I did my first and only tour so far on 5 euros/day, stealth camping and couch surfing. (your hosts will often be happy to provide you food, even if you refuse)

    As Peterpan1 said, you'll have more luck finding some cash to earn if you stay with someone. (Either through couchsurfing.org/similar or by generating intrest for your trip in random strangers you meet)

  10. #10
    Senior Member delux68's Avatar
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    Quote Originally Posted by Bekologist View Post
    you could always beg, or busk, or twist balloon sculptures.
    I'ts funny that you mention this, I am in fact a balloon artist and get paid quite well. I thought about this as a way to make money while traveling by car. I guess I could just bring the bare essentials and leave the fancy electric pump at home, although that would I think make me appear less professional.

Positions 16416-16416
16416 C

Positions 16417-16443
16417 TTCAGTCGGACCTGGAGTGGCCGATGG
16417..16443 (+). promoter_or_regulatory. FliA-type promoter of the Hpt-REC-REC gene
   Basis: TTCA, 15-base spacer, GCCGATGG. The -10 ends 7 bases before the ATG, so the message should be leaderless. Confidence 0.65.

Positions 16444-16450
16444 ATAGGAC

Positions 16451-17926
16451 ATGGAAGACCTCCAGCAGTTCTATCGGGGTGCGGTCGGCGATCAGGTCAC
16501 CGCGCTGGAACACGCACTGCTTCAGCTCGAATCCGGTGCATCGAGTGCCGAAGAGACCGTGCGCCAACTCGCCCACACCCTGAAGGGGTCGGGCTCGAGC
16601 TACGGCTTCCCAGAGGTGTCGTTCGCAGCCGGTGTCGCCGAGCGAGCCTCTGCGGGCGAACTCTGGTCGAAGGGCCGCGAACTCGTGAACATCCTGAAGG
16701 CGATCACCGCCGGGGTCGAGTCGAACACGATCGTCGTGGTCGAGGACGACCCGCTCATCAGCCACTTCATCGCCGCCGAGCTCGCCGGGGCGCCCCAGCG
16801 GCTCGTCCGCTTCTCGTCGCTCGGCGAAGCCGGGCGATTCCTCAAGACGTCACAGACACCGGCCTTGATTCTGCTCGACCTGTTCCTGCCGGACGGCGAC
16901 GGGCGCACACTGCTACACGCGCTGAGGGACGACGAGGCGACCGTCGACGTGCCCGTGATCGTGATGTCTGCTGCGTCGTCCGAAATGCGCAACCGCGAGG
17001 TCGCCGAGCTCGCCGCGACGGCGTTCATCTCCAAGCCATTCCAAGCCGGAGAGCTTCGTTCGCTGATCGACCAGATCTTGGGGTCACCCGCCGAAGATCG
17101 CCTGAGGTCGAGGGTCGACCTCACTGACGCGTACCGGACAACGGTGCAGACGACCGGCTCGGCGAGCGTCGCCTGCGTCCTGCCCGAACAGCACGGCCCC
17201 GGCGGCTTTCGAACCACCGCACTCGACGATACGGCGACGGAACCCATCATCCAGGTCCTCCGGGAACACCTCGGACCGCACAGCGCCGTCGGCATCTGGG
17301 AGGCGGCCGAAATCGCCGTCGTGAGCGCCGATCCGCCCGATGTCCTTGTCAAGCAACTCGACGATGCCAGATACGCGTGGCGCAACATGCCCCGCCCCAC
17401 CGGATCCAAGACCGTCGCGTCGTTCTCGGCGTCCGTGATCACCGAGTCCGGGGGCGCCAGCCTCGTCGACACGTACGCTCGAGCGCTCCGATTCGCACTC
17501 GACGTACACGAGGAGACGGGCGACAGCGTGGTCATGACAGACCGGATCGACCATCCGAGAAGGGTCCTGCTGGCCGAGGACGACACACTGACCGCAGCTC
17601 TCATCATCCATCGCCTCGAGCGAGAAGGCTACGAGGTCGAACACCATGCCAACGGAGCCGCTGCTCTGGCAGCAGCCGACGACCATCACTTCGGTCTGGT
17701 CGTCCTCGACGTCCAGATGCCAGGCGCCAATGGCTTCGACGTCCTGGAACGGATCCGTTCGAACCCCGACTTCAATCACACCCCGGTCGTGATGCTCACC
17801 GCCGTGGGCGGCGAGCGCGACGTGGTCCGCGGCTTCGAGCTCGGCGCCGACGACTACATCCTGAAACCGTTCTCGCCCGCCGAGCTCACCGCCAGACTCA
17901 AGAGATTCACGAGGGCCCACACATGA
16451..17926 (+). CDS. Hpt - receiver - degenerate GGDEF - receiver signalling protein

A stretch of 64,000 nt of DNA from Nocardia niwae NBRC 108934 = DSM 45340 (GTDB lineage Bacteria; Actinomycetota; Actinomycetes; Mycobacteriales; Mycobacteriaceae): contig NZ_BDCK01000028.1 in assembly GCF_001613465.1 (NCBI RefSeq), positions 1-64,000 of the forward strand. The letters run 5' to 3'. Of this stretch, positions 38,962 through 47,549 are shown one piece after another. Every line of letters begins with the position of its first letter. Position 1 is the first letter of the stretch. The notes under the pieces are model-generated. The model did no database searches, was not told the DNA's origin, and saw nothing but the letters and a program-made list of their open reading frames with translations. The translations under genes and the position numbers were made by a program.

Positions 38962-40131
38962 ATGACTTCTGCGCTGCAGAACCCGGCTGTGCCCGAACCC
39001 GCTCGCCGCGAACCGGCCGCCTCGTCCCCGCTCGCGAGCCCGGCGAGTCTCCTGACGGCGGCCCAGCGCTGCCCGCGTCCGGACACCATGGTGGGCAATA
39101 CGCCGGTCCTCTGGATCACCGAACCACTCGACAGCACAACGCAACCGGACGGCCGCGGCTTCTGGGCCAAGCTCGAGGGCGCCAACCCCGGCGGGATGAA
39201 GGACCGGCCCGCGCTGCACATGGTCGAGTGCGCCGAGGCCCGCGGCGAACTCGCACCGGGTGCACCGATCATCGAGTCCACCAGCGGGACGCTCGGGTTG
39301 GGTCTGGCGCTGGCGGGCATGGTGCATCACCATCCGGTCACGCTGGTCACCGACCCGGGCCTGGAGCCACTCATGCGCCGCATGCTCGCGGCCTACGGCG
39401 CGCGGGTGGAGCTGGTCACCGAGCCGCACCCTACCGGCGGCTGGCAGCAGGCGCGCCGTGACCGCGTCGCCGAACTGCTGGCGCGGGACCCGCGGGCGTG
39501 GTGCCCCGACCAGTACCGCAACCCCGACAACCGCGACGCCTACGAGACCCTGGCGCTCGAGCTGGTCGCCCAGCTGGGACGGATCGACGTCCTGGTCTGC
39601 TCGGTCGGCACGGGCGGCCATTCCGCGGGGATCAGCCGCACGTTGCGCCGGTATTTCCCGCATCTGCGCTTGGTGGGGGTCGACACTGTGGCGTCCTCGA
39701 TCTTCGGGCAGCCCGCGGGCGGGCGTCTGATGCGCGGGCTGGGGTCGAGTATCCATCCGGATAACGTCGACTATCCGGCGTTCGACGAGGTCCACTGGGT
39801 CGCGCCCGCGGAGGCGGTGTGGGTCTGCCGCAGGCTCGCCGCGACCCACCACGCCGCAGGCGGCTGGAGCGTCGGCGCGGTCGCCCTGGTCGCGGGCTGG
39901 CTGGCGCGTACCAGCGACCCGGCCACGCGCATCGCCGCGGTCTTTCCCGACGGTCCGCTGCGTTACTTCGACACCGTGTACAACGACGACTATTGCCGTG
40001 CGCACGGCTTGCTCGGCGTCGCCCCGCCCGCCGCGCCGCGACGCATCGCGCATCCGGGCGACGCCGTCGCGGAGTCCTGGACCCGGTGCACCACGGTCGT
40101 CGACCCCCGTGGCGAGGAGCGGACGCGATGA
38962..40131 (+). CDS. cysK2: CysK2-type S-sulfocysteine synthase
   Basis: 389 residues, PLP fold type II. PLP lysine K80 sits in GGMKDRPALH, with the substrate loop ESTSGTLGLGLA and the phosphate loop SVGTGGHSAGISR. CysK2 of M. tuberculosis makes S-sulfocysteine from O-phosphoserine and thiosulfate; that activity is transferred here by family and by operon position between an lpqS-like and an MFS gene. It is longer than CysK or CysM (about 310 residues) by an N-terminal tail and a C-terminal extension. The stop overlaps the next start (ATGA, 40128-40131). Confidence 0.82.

11. #11
    Banned. Bekologist's Avatar
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    there's a fella that has funded his around the world bicycle trip using balloon sculpture to both break cultural barriers, make friends and a little money.

    get a manual balloon pump and learn to operate it theatrically, you'll do fine!

    I also met a couple from South America in a 1920's town car, driving the entire Pan Am and up to Alaska. They were partially funding their trip by selling a self published story about the dreams to travel, their adventures with the car, and believing in making things happen.

    a lot of these types of extended, extreme low budget trips do go on faith and reliance.

    Not necessarily on the handouts of others, but on the guidance and assistance and offers from others to lead you thru.